One such example is /dev/null. It’s a special file that’s present in every single Linux system. However, unlike most other virtual files, instead of reading, it’s used to write. Whatever you write to /dev/null will be discarded, forgotten into the void. It’s known as the null device in a UNIX system.
Why would you want to discard something into the void? Let’s check out what /dev/null is and its usage.
Before diving deep into the usage of /dev/null, we have to have a clear grasp of the stdout and stderr data stream. Check out this in-depth guide on stdin, stderr, and stdout.
Let’s have a quick refresh. Whenever any command-line utility is run, it generates two outputs. The output goes to stdout and the error (if generated) goes to stderr. By default, both these data streams are associated with the terminal.
For example, the following command will print out the string within the double quotation mark. Here, the output is stored in stdout.
The next command will show us the exit status of the previously-run command.
As the previous command ran successfully, the exit status is 0. Otherwise, the exit status will be different. What happens when you try to run an invalid command?
$ echo $?
Now, we need to know about the file descriptor. In the UNIX ecosystem, these are integer values assigned to a file. Both stdout (file descriptor = 1) and stderr (file descriptor = 2) have a specific file descriptor. Using the file descriptor (1 and 2 in this situation), we can redirect the stdout and stderr to other files.
For starter, the following example will redirect the stdout of the echo command to a text file. Here, we didn’t specify the file descriptor. If not specified, bash will use stdout by default.
The following command will redirect the stderr to a text file.
Redirecting output to /dev/null
Now, we’re ready to learn how to use /dev/null. First, let’s check out how to filter normal output and error. In the following command, grep will try to search for a string (hello, in this case) in the “/sys” directory.
However, it will generate a lot of error as without root privilege, grep can’t access a number of files. In such a case, it’ll result in “Permission denied” errors. Now, using the redirection, we can get a clearer output.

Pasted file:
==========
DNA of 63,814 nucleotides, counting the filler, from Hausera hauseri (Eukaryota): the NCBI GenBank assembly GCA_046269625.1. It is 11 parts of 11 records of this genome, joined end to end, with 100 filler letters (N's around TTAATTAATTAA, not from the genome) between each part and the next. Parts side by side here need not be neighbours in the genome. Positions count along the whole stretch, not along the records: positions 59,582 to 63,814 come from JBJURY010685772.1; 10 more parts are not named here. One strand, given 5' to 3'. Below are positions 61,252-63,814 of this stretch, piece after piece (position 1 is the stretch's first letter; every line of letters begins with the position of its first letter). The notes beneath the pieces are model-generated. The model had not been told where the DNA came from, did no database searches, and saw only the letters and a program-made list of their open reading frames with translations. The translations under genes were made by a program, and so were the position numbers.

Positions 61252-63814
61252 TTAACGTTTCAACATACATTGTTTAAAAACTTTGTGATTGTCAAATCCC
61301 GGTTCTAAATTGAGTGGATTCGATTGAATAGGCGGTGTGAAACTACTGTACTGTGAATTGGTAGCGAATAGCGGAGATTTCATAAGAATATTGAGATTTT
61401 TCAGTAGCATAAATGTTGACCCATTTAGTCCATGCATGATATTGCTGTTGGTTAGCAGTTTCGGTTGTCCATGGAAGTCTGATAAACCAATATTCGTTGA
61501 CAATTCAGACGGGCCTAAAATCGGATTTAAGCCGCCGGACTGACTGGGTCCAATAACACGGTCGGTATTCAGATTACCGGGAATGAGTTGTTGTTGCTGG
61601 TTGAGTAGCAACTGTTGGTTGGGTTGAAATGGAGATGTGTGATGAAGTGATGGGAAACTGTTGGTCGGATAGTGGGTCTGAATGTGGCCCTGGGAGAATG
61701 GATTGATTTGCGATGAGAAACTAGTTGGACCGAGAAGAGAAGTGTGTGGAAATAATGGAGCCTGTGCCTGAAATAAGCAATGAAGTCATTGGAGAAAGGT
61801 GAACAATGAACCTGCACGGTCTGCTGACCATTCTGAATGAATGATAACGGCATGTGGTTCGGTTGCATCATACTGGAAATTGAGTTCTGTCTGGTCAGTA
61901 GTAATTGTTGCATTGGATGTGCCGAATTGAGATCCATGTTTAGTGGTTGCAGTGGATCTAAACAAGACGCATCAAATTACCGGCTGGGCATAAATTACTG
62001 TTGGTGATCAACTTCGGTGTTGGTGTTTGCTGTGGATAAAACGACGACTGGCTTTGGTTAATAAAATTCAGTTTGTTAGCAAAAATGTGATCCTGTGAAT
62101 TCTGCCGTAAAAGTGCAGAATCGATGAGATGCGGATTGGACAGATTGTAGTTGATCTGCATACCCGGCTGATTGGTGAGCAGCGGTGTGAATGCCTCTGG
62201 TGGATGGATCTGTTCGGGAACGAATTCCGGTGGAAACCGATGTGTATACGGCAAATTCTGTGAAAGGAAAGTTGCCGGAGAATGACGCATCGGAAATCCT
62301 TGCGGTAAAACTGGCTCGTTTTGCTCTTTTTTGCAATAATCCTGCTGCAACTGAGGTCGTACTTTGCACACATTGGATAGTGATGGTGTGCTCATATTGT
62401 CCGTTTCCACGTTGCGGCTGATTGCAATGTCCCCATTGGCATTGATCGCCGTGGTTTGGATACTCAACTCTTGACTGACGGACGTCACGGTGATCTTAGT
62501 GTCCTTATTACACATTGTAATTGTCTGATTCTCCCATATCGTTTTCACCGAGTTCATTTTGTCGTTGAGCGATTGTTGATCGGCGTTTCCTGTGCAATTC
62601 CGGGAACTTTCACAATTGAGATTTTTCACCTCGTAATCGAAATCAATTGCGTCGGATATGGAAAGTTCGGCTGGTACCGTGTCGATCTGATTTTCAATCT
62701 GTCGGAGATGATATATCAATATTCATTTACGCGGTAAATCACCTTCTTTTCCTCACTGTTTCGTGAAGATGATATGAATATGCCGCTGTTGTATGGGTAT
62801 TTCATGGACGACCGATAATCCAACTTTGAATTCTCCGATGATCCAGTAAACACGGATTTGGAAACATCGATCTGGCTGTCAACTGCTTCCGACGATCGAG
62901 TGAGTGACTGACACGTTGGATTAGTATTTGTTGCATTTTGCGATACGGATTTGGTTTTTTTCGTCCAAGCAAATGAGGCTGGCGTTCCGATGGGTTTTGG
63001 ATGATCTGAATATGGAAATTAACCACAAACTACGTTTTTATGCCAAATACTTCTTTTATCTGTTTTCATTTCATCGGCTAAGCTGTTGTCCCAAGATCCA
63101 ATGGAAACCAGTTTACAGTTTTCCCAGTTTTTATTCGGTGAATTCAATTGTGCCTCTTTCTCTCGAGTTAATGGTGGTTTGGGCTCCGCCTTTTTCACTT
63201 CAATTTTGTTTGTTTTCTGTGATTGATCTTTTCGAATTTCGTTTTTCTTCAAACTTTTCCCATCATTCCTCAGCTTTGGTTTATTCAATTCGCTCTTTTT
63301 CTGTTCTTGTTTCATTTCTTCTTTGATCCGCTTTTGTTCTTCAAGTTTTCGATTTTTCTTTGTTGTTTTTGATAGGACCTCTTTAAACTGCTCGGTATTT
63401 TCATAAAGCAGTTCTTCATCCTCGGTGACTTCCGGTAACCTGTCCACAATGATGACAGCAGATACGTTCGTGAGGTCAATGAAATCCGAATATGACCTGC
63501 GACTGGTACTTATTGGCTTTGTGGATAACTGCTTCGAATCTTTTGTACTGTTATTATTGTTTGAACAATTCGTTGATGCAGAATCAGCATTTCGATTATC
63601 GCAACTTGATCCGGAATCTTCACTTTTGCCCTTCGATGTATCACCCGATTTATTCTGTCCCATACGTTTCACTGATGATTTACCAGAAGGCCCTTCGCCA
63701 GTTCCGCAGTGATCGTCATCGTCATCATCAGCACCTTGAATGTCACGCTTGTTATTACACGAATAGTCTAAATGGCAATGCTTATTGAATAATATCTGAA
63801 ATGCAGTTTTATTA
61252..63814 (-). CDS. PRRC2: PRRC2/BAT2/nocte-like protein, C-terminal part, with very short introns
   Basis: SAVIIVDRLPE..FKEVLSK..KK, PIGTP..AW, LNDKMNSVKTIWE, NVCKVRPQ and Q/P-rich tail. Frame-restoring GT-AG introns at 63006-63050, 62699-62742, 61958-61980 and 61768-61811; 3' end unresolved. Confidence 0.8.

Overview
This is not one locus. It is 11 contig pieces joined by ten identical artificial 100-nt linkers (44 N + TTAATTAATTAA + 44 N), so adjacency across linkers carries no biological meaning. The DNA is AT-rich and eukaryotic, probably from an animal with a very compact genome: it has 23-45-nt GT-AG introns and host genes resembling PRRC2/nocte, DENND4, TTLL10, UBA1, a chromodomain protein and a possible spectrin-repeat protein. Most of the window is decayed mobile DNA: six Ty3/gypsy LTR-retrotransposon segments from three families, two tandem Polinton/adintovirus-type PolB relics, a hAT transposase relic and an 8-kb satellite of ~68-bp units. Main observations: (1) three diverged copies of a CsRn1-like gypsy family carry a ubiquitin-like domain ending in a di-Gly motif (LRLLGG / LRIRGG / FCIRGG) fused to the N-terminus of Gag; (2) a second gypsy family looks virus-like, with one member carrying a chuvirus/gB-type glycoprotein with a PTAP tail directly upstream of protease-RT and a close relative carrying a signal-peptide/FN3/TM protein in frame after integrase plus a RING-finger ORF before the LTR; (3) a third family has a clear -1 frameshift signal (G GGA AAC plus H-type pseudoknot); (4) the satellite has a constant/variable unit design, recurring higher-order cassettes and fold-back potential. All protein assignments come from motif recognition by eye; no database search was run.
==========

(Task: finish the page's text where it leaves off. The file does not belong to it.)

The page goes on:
The output looks much better, right? Nothing! In this case, grep doesn’t have access to a lot of files and those that are accessible doesn’t have the string “hello”.
In the following example, we’ll be pinging Google.
However, we don’t want to see all those successful ping results. Instead, we only want to focus on the errors when ping couldn’t reach Google. How do we do that?
Here, the contents of stdout are dumped to /dev/null, leaving only the errors.
Redirect all output to /dev/null
In certain situations, the output may not be useful at all. Using redirection, we can dump all the output into the void.
Let’s break this command a little bit. First, we’re dumping all the stdout to /dev/null. Then, in the second part, we’re telling bash to send stderr to stdout. In this example, there’s nothing to output. However, if you’re confused, you can always check if the command ran successfully.
The value is 2 because the command generated a lot of errors.
If you tend to forget the file descriptor of stdout and stderr, the following command will do just fine. It’s a more generalized format of the previous command. Both stdout and stderr will be redirected to /dev/null.
This is an interesting one. Remember the dd tool? It’s a powerful tool for converting and copying files. Learn more about dd. Using dd, we can test the sequential read speed of your disk. Of course, it’s not an accurate measurement. However, for a quick test, it’s pretty useful.
Here, I’ve used the Ubuntu 18.04.4 ISO as the big file.
Similarly, you can also test out the download speed of your internet connection.
Hopefully, you have a clear understanding of what this /dev/null file is. It’s a special device that, if written to it, discards and if read from, reads null. The true potential of this interesting feature is in interesting bash scripts.
Are you interested in bash scripting? Check out the beginner’s guide to bash scripting.